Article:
Please use this identifier to cite or link to this item: http://hdl.handle.net/2381/4778
Title: Spectral radius minimization for optimal average consensus and output feedback stabilization
Authors: Kim, Yoonsoo
Gu, Da-Wei
Postlethwaite, Ian
First Published: Jun-2009
Publisher: Elsevier
Citation: Automatica, 2009, 45 (6), pp. 1379-1386.
Abstract: In this paper, we consider two problems which can be posed as spectral radius minimization problems. Firstly, we consider the fastest average agreement problem on multi-agent networks adopting a linear information exchange protocol. Mathematically, this problem can be cast as finding an optimal W ε R n x n such that x(k+1)=Wx(k), W1 = 1 , 1TW 1T and W ε S (Ε). Here x(k)ε Rn is the value possessed by the agents at the kth time step, 1 ε Rn is an all-one vector and S (Ε) is the set of real matrices in R n x n with zeros at the same positions specified by a network graph G(ν, Ε) where ν is the set of agents and Ε is the set of communication links between agents. The optimal W is such that the spectral radius ρ(W - 11T/n) is minimized. To this end, we consider two numerical solution schemes: one using the qth-order spectral norm (2-norm) minimization (q-SNM) and the other gradient sampling (GS), inspired by the methods proposed in [Burke, J., Lewis, A., & Overton, M. (2002). Two numerical methods for optimizing matrix stability. Linear Algebra and its Applications, 351–352, 117–145; Xiao, L., & Boyd, S. (2004). Fast linear iterations for distributed averaging. Systems & Control Letters, 53(1), 65–78]. In this context, we theoretically show that when ε is symmetric, i.e. no information flow from the ith to the jth agent implies no information flow from the jth to the ith agent, the solution Ws(1) from the 1-SNM method can be chosen to be symmetric and Ws(1) is a local minimum of the function ρ(W - 11T/n). Numerically, we show that the q-SNM method performs much better than the GS method when ε is not symmetric. Secondly, we consider the famous static output feedback stabilization problem, which is considered to be a hard problem (some think NP-hard): for a given linear system (A,B,C), find a stabilizing control gain K such that all the real parts of the eigenvalues of A+BKC are strictly negative. In spite of its computational complexity, we show numerically that q-SNM successfully yields stabilizing controllers for several benchmark problems with little effort.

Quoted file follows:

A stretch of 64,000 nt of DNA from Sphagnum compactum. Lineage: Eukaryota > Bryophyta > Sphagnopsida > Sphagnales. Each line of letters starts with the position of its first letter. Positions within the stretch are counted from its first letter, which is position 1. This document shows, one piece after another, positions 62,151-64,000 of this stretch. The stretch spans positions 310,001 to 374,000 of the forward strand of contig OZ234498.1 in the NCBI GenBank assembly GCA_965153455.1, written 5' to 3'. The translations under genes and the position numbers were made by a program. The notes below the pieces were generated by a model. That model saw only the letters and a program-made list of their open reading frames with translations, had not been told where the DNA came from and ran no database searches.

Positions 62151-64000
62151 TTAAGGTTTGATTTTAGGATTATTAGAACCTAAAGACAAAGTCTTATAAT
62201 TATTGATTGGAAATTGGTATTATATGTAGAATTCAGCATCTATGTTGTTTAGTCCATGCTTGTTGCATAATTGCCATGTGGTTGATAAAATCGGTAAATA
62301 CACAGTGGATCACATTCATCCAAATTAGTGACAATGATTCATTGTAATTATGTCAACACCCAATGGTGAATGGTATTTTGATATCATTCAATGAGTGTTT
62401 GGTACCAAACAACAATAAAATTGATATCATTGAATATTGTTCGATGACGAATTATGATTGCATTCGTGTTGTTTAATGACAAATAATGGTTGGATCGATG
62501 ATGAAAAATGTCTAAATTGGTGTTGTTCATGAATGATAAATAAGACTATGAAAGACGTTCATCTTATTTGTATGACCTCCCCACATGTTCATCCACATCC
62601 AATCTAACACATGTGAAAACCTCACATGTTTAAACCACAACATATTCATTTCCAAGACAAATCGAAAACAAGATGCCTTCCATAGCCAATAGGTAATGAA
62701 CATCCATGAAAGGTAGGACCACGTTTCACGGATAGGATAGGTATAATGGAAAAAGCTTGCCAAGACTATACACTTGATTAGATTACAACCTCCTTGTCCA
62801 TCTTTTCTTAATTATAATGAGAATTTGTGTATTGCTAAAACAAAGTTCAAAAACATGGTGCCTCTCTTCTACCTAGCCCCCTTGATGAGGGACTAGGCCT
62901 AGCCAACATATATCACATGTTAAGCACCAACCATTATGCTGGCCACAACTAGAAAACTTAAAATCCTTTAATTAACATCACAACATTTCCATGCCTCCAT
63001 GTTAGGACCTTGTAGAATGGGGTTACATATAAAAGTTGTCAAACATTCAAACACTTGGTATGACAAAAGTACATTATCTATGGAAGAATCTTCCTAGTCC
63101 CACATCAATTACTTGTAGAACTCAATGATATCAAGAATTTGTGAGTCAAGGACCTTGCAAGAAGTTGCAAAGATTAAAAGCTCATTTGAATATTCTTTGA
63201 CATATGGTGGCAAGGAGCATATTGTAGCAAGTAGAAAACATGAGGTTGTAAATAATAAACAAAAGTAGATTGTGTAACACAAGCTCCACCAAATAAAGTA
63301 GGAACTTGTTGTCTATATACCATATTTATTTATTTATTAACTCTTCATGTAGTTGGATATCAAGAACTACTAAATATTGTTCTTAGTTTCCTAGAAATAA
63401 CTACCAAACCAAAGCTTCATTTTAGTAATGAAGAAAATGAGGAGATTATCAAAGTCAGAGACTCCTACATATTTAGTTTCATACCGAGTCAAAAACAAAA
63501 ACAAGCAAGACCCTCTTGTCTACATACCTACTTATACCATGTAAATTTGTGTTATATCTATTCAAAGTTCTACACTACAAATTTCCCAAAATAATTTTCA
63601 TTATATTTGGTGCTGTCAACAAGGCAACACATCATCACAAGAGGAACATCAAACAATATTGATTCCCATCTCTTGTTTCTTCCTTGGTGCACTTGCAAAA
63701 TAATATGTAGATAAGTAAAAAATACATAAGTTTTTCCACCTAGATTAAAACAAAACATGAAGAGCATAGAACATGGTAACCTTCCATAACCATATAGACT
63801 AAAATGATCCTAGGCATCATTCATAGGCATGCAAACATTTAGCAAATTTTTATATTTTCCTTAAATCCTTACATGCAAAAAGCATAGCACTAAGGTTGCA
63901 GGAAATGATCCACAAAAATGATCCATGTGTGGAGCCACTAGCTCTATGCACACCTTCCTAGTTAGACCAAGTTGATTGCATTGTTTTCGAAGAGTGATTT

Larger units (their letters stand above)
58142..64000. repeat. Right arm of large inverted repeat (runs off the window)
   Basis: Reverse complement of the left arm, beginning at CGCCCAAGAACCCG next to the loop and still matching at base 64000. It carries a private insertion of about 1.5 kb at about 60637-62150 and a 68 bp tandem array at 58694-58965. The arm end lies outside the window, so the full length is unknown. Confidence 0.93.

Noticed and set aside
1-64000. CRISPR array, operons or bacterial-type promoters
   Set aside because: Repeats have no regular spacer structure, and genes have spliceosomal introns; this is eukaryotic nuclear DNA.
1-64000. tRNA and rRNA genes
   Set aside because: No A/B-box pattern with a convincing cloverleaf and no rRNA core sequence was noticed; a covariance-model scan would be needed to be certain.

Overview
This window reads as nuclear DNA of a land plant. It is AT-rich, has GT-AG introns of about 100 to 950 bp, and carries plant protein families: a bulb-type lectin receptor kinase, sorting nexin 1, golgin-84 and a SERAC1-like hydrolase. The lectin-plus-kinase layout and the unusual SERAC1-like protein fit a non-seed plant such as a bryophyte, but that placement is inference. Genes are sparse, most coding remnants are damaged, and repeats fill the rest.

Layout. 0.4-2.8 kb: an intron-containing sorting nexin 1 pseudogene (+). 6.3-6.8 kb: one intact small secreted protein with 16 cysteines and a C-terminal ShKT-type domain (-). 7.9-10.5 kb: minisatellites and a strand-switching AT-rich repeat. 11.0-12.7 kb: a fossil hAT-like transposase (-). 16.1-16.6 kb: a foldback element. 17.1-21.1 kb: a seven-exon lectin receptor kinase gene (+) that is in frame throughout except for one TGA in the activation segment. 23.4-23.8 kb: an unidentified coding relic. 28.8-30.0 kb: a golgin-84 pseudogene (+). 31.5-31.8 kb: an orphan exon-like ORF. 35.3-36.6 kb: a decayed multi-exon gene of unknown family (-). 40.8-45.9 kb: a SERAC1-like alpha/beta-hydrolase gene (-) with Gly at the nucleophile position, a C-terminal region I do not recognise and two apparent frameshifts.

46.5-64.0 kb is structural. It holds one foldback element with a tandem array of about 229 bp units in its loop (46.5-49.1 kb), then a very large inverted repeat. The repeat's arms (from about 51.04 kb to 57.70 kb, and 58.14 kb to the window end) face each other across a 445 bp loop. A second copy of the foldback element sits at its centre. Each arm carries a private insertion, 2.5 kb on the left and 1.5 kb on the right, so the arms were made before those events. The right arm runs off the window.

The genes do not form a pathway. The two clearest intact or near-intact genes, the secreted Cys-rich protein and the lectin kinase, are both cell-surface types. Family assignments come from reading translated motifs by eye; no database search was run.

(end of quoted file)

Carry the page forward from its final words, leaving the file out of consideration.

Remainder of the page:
DOI Link: 10.1016/j.automatica.2009.02.001
ISSN: 0005-1098
Links: http://www.sciencedirect.com/science/article/pii/S0005109809000636
http://hdl.handle.net/2381/4778
Type: Article
Rights: This is the author's final draft of the paper published as Automatica, 2009, 45 (6), pp. 1379-1386. The final version is available from http://www.sciencedirect.com/science/journal/00051098. Doi: 10.1016/j.automatica.2009.02.001
Appears in Collections:Published Articles, Dept. of Engineering

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